Business Overview

Landmark bakery and cafe with real estate included.  Located in one of Cape Cod’s most desirable communities, this business is ripe for continued growth. 

The bakery was started in the early 70’s and has been under present ownership for nearly two decades.  Offering 16 seats and patio seating outside, the location thrives as a counter service , to-go style eatery.  The business proved it is also “pandemic proof” by the quick service nature and minimal impact on annual revenue. 

There is future growth in expanding hours and increasing efforts on the wholesale side of the operation. Ownership will provide training with sale and transition over its years of baking knowledge.  Bring your concept or continue running under the present brand!


  • Asking Price: $799,000
  • Cash Flow: $112,000
  • Gross Revenue: $675,000
  • FF&E: N/A
  • Inventory: N/A
  • Inventory Included: N/A
  • Established: 2006

Detailed Information

  • Property Owned or Leased:Own
  • Property Included:Yes
  • Building Square Footage:2,040
  • Lot Size:N/A
  • Total Number of Employees:12
  • Furniture, Fixtures and Equipment:N/A
About The Facility:

2000 SF on ground floor, additional 1,000 SF in the basement

Is Support & Training Included:

30 days post/pre close, negotiable thereafter

Purpose For Selling:

Ownership retiring

Pros and Cons:

Little national competition other area competitors

Opportunities and Growth:

expand hours/increase wholesale efforts

Additional Info

The company was founded in 2006, making the business 16 years old.

The company has 12 employees and is situated in a building with disclosed square footage of 2,040 sq ft.

Why is the Current Owner Selling The Business?

There are all types of reasons individuals resolve to sell companies. However, the genuine reason vs the one they say to you may be 2 entirely different things. As an example, they might say "I have a lot of other commitments" or "I am retiring". For lots of sellers, these reasons stand. But also, for some, these might simply be excuses to attempt to conceal the reality of changing demographics, increased competitors, recent reduction in revenues, or a variety of other factors. This is why it is really important that you not depend totally on a vendor's word, but rather, utilize the vendor's answer in conjunction with your general due diligence. This will paint a more sensible image of the business's existing scenario.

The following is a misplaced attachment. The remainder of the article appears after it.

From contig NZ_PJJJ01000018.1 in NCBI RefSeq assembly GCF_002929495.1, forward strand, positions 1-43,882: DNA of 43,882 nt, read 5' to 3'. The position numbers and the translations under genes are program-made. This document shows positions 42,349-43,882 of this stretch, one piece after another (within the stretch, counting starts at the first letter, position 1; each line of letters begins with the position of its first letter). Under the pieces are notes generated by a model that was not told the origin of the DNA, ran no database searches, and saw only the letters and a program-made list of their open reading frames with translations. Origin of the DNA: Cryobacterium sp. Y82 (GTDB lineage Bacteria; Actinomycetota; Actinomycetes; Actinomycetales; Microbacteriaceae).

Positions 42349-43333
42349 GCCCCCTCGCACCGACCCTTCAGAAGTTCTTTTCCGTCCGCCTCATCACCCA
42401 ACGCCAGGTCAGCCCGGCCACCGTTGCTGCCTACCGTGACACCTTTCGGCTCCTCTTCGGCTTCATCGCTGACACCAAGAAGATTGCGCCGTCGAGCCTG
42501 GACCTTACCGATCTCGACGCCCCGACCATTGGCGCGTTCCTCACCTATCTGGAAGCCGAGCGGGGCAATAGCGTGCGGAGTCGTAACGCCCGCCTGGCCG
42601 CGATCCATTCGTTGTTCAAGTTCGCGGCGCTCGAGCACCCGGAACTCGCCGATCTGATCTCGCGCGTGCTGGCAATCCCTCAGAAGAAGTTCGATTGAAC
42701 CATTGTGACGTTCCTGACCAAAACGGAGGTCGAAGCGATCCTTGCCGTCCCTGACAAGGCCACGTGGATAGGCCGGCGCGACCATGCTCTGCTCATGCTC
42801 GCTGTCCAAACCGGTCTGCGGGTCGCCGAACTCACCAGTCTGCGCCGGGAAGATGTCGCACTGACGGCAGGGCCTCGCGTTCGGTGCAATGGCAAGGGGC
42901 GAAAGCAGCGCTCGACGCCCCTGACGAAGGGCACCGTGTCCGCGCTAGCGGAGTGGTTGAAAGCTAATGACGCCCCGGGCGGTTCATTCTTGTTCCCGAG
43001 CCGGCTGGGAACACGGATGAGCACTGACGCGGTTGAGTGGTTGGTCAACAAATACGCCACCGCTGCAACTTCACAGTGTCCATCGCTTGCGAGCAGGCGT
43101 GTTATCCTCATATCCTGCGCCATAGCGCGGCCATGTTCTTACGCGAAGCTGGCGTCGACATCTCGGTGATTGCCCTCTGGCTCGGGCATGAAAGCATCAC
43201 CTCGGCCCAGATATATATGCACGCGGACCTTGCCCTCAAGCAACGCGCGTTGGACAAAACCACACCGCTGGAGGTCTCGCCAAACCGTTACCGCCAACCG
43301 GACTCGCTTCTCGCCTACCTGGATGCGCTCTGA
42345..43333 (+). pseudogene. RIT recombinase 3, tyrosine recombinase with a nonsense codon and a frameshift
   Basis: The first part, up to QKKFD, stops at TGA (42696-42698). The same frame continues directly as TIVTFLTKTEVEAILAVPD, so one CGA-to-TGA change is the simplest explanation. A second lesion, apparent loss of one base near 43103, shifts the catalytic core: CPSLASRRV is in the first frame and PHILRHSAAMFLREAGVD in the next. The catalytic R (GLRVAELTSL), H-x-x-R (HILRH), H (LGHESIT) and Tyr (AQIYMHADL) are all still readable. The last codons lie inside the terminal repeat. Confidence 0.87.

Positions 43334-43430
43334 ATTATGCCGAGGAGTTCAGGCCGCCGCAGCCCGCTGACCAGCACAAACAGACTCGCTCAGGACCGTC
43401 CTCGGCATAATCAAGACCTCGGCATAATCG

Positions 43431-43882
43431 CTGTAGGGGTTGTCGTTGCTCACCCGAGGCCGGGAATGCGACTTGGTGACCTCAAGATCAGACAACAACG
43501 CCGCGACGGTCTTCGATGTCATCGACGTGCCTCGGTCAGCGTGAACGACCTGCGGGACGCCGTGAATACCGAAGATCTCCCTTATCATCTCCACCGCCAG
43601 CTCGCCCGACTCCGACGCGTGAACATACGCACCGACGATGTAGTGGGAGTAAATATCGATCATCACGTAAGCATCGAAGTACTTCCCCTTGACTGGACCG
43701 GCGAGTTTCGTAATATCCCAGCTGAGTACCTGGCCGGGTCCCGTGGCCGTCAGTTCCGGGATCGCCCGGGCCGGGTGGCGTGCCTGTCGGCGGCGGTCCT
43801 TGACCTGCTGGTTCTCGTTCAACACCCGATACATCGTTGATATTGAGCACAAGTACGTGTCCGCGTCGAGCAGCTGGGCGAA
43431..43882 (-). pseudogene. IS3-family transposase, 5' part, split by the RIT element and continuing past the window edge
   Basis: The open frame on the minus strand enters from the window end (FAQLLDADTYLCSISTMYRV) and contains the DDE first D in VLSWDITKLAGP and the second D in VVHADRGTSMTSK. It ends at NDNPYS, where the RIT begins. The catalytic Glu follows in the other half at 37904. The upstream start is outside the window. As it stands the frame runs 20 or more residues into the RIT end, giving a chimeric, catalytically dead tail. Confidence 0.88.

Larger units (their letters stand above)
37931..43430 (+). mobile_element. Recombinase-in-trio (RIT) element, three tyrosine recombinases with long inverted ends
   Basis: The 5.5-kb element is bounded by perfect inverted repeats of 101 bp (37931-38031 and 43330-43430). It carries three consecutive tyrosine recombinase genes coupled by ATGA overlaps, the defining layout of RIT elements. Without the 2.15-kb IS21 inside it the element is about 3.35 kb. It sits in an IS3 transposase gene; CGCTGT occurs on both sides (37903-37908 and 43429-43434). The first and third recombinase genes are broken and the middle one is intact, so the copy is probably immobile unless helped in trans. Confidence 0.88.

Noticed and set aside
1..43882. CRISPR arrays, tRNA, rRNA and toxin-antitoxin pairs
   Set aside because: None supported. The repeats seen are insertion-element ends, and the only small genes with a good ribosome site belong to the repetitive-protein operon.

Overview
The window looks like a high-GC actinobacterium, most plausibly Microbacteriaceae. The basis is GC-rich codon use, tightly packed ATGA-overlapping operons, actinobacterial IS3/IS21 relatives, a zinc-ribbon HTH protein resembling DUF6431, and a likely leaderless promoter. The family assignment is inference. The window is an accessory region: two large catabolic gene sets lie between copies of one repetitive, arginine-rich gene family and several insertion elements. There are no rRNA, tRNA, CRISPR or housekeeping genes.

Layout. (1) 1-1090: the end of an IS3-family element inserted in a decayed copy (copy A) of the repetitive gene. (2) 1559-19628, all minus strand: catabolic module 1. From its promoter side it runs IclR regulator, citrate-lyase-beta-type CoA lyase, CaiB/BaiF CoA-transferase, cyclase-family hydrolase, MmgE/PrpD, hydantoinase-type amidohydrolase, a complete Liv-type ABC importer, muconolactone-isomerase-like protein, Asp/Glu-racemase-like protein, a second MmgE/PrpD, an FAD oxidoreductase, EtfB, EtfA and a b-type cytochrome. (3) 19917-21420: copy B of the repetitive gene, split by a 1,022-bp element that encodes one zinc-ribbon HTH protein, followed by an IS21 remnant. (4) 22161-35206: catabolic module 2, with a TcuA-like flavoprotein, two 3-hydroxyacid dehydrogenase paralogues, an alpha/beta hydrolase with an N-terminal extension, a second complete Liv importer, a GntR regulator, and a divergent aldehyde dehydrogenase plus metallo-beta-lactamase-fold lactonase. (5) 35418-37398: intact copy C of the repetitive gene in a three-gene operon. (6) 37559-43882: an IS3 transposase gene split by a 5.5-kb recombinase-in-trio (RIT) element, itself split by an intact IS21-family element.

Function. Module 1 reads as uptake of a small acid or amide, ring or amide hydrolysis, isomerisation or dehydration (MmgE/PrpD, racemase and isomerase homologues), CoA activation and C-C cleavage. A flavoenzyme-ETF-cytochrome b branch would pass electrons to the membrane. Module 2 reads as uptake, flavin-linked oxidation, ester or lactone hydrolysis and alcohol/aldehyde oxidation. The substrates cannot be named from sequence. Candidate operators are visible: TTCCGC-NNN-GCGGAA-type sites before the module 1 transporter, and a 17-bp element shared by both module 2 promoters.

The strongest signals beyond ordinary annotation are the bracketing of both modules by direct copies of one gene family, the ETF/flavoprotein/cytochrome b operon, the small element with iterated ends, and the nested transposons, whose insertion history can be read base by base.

Existing Debts and Future Obligations

If the existing entity is in debt, which lots of businesses are, then you will certainly have reason to consider this when valuating/preparing your offer. Many companies borrow money so as to cover things like stock, payroll, accounts payable, and so on. Keep in mind that occasionally this can imply that earnings margins are too small. Numerous businesses come under a revolving door of taking on debt as a way to pay back other loans. Along with debts, there may likewise be future commitments to think about. There might be an outstanding lease on tools or the structure where the business resides. The business may have existing agreements with suppliers that must be met or may lead to penalties if terminated early.

Understanding the Customer Base, Competition and Area Demographics

Exactly how do businesses in the area attract brand-new customers? Often times, operating businesses have repeat clients, which form the core of their day-to-day earnings. Certain factors such as new competition sprouting up around the area, roadway building, and also employee turnover can impact repeat clients as well as adversely affect future incomes. One essential thing to think about is the placement of the business. Is it in a very trafficked shopping mall, or is it hidden from the highway? Obviously, the more people that see the business often, the greater the opportunity to build a returning client base. A final thought is the basic location demographics. Is the business placed in a densely inhabited city, or is it situated on the outside border of town? Just how might the regional average home earnings effect future earnings potential?